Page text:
HOUSTON -- When Connor Cain opens his guitar case and starts to play, he lets go.
"Let’s you get rid of all of these things you’re bottling up,” said Cain.
He has a lot to release right now, because the singer/songwriter's livelihood is in jeopardy, with $3,000 worth of music equipment, from microphones to keyboard pedals and cables, stolen from his car.
It happened in a shopping center parking lot off the Southwest Freeway. Cain came out of a quick lunch last Thursday, to find shattered glass by his car and his equipment gone.
He dialed 911, but with no one hurt and the burglars gone, he wound up having to drive to a station to give his report.
Three nights later he came back the strip mall for dinner and saw something suspicious next to another car. He checked it out.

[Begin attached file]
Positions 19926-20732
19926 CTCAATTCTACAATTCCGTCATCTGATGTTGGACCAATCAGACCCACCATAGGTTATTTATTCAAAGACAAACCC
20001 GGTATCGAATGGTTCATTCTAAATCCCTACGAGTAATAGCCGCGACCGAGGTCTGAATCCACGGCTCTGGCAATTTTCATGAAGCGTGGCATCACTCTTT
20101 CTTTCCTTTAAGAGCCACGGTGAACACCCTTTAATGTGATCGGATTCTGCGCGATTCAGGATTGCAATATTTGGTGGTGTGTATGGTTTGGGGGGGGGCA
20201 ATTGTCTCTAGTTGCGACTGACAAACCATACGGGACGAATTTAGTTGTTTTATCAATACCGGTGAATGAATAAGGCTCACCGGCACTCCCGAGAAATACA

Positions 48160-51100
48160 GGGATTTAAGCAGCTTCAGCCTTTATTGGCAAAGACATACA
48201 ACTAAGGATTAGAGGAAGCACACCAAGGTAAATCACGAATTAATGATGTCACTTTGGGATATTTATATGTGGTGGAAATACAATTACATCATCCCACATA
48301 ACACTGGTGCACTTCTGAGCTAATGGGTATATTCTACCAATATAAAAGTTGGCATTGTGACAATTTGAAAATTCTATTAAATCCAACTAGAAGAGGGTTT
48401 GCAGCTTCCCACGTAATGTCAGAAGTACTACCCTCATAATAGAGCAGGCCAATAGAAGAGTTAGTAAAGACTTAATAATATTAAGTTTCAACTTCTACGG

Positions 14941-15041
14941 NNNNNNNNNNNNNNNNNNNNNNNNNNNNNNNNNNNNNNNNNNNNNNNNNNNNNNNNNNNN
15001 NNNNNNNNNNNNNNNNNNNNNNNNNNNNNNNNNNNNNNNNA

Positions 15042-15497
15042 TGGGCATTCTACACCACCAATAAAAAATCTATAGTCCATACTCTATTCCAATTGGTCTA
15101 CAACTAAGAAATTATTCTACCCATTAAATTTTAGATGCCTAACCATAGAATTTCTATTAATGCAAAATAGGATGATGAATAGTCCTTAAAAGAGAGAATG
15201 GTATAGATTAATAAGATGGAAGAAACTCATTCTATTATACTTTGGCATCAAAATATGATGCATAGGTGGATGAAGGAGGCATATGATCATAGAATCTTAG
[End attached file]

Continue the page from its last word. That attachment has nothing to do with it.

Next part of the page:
"I was hiding just behind this bush and saw the guy break into the car, called 911," said Cain.
This time he got the car's license plate then scared the burglars off before they took anything. To Connor it seemed clear it was the same guys. But without proof it's not so straightforward for police.
"They were pretty apprehensive in even writing down the license plate and relating it to my case at all," said Cain.
So he finds himself in an all-too common position: one of a pile of lower-priority cases Houston police try to wade through, while often admitting the chances are slim to find the stolen property.
Cain said an officer told him, "It was about a one-percent chance."
So Cain's searching on his own, on Craigslist, calling pawn shops, waiting for his serial numbers to match up. While he plays on with what he has left, and plays the odds he could be that lucky one percent.
Houston Police say the more details you can give, the more likely it is they'll follow up on these cases. They say having your serial numbers is the biggest help. Since Cain has those, and a potential suspect license plate they can at least use as a starting point, they told KHOU 11 News they are pursuing his case.